Boston considers supply-and-demand logic to price parking in prime areas

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Congestion has always been an issue in Boston: traffic on the Harvard Bridge, 1923 (Courtesy Boston Public Library)

Congestion has always been an issue in Boston: traffic on the Harvard Bridge, 1923 (Courtesy Boston Public Library)

Boston-area drivers spend too much time stuck in traffic. To combat congestion in the city center, Boston city officials may follow San Francisco’s move to improve traffic flow by charging more for parking at peak times.

Donald Shoup, former professor of planning at UCLA, is famous for arguing that, at any given time, about one-third of drivers on city streets are looking for parking. His disciples at the San Francisco Municipal Transit Authority created SFpark, a congestion control model that puts Shoup’s ideas into practice in the form of surge pricing for on-street parking (see the full report here). Shoupistas in Boston may follow suit.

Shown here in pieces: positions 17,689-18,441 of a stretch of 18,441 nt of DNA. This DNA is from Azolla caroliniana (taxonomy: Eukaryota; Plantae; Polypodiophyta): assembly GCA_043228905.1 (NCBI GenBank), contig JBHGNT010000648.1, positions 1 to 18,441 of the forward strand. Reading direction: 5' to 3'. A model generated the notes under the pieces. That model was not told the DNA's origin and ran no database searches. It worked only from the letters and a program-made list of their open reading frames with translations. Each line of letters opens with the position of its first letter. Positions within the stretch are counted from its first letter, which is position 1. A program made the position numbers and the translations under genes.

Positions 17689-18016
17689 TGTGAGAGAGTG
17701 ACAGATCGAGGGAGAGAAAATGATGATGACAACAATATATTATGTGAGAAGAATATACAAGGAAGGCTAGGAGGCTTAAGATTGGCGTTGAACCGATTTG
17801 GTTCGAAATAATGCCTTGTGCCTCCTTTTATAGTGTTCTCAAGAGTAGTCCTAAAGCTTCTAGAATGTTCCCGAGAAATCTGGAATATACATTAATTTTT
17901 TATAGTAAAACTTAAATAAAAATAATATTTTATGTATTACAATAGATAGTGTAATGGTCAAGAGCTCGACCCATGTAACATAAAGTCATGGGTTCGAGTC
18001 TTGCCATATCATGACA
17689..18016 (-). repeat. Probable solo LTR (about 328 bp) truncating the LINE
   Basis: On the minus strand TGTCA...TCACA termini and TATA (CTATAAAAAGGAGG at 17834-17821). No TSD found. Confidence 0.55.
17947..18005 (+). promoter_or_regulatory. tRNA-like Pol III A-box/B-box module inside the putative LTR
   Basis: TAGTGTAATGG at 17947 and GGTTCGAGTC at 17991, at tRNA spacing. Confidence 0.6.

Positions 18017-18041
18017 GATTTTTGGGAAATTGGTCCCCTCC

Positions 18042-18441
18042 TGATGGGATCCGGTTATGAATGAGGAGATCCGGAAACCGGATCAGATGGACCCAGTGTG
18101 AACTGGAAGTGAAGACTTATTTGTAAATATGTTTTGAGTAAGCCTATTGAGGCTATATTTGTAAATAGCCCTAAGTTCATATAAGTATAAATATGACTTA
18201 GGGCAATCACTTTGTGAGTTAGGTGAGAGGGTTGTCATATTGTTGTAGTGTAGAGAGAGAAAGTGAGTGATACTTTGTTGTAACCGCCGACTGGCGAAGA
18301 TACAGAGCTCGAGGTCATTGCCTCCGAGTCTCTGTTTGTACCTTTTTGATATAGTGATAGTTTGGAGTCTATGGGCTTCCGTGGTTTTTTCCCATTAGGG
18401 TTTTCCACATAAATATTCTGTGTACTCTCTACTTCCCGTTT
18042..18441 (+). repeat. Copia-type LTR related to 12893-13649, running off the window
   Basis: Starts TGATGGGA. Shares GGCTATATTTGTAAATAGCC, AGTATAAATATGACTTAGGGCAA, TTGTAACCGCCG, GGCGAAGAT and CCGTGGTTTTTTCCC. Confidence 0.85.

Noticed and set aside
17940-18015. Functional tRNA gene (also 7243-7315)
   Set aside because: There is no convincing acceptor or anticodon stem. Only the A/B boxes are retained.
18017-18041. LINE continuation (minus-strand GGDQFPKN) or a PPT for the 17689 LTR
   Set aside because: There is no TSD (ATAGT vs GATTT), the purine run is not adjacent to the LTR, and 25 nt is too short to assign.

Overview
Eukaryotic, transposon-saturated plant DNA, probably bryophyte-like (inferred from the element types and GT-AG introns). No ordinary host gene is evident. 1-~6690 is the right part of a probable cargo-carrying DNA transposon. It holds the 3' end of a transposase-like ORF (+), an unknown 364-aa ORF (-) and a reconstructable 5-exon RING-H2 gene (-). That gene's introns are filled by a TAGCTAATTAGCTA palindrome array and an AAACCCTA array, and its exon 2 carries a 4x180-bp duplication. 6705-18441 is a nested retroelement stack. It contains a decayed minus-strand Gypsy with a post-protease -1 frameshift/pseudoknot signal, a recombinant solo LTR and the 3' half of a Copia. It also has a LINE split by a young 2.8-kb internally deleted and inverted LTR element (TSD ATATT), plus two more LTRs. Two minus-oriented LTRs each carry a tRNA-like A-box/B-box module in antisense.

Inexpensive parking makes it easier for drivers to leave their cars parked for longer periods of time. Other drivers hunting for parking cause gridlock and delays. Following SFpark, Boston will introduce parking prices tied to peak traffic in select downtown locations. Mayor Walsh commented that, in addition to applying market logic to parking, the move may spur more drivers to opt instead for mass transit.

Currently, $0.25 buys you 12 minutes of parking at most meters in Boston, regardless of the day or time. Officials haven’t decided on how high the meters will go, but in San Francisco, peak parking costs up to $7.00 per hour. To prepare for a pilot program, Boston officials will study the proposal’s impact on Fenway, Back Bay, and other downtown neighborhoods.

The peak pricing initiative is part of an overall effort to modernize parking infrastructure and reduce gridlock downtown. Approximately 8,000 older meters are being replaced with new meters that accept credit cards and can be programmed to accommodate surge pricing. In turn, the city can create “parking zones” where certain blocks in high demand zones are priced higher than less desirable blocks. To fight gridlock, Mayor Walsh pointed to surveillance at intersections that will identify motorists who “block the box,” as well as those who double park.

When reprogramming traffic, it is often a challenge to balance the needs of motorists with the needs of everyone else. In addition to Boston, Cleveland, DC, and Denver are working on innovate ways to alleviate congestion to make healthier streets for all.

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